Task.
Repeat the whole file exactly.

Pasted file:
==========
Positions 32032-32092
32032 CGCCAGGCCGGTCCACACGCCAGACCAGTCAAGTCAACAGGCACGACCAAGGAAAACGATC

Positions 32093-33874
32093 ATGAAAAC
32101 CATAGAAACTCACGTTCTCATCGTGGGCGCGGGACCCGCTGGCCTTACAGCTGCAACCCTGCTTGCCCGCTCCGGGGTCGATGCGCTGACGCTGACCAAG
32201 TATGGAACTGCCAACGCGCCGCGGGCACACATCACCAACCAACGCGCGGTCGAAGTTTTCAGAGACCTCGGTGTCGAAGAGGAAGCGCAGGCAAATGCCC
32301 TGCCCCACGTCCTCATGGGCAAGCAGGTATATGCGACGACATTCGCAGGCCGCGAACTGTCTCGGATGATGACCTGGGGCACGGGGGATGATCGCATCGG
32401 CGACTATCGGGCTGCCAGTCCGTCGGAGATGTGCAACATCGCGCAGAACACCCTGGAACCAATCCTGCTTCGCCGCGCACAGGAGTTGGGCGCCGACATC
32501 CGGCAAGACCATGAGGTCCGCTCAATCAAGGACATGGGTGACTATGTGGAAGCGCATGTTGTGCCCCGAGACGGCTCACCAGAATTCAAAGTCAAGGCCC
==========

Positions 32032-32092
32032 CGCCAGGCCGGTCCACACGCCAGACCAGTCAAGTCAACAGGCACGACCAAGGAAAACGATC

Positions 32093-33874
32093 ATGAAAAC
32101 CATAGAAACTCACGTTCTCATCGTGGGCGCGGGACCCGCTGGCCTTACAGCTGCAACCCTGCTTGCCCGCTCCGGGGTCGATGCGCTGACGCTGACCAAG
32201 TATGGAACTGCCAACGCGCCGCGGGCACACATCACCAACCAACGCGCGGTCGAAGTTTTCAGAGACCTCGGTGTCGAAGAGGAAGCGCAGGCAAATGCCC
32301 TGCCCCACGTCCTCATGGGCAAGCAGGTATATGCGACGACATTCGCAGGCCGCGAACTGTCTCGGATGATGACCTGGGGCACGGGGGATGATCGCATCGG
32401 CGACTATCGGGCTGCCAGTCCGTCGGAGATGTGCAACATCGCGCAGAACACCCTGGAACCAATCCTGCTTCGCCGCGCACAGGAGTTGGGCGCCGACATC
32501 CGGCAAGACCATGAGGTCCGCTCAATCAAGGACATGGGTGACTATGTGGAAGCGCATGTTGTGCCCCGAGACGGCTCACCAGAATTCAAAGTCAAGGCCC